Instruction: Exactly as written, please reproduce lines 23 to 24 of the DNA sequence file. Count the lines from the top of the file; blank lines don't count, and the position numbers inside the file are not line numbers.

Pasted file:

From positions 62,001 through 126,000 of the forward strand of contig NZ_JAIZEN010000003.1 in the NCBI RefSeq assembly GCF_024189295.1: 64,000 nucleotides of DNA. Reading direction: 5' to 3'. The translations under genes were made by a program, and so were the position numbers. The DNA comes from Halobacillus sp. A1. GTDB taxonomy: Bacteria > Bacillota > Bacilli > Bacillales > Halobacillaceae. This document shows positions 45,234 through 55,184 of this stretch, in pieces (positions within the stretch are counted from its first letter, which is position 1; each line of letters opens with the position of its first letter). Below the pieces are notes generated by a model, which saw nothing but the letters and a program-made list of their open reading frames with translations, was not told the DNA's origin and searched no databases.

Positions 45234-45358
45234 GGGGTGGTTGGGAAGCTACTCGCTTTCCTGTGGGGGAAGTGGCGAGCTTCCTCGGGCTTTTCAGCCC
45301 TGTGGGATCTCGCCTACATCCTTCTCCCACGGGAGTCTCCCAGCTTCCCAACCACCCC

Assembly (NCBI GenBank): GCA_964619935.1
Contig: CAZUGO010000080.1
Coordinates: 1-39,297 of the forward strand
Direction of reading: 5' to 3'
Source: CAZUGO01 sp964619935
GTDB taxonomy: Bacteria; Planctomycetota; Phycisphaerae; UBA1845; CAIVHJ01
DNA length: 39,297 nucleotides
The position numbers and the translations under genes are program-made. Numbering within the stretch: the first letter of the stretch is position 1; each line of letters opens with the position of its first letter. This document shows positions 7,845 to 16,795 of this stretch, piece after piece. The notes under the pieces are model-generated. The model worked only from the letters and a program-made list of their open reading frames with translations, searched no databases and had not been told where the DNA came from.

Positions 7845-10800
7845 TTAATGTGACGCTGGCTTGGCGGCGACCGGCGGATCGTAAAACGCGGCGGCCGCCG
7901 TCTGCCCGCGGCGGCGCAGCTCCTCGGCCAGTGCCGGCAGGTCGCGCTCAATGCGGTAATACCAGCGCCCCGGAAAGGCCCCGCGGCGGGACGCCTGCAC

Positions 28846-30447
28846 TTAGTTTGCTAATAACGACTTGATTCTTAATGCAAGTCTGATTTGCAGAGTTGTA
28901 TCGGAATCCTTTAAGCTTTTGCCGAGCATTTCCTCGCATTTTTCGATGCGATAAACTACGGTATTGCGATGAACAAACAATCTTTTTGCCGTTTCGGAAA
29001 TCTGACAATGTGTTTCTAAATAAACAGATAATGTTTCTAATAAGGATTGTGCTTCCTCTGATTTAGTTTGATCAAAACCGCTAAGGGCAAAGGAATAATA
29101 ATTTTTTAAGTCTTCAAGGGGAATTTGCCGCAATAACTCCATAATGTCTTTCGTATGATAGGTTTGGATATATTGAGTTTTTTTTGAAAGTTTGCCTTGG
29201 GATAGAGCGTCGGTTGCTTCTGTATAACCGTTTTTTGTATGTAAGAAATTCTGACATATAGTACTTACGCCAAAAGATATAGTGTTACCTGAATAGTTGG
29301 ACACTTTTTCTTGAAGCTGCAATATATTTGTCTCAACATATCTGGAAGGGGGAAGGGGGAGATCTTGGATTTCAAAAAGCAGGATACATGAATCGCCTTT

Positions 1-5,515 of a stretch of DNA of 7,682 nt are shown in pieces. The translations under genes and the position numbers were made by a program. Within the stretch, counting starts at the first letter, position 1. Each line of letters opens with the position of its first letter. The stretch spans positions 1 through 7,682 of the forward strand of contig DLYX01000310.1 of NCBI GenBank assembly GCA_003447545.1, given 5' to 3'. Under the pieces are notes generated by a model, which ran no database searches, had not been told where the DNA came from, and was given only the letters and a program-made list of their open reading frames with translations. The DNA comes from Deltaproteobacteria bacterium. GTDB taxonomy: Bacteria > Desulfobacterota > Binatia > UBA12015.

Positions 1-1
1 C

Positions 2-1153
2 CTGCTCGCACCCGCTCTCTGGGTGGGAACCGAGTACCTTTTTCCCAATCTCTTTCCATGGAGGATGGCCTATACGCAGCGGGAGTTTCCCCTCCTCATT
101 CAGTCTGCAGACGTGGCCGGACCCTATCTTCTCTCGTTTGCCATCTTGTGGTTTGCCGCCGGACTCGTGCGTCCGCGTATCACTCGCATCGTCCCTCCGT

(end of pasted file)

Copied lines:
Positions 1-5,515 of a stretch of DNA of 7,682 nt are shown in pieces. The translations under genes and the position numbers were made by a program. Within the stretch, counting starts at the first letter, position 1. Each line of letters opens with the position of its first letter. The stretch spans positions 1 through 7,682 of the forward strand of contig DLYX01000310.1 of NCBI GenBank assembly GCA_003447545.1, given 5' to 3'. Under the pieces are notes generated by a model, which ran no database searches, had not been told where the DNA came from, and was given only the letters and a program-made list of their open reading frames with translations. The DNA comes from Deltaproteobacteria bacterium. GTDB taxonomy: Bacteria > Desulfobacterota > Binatia > UBA12015.

Positions 1-1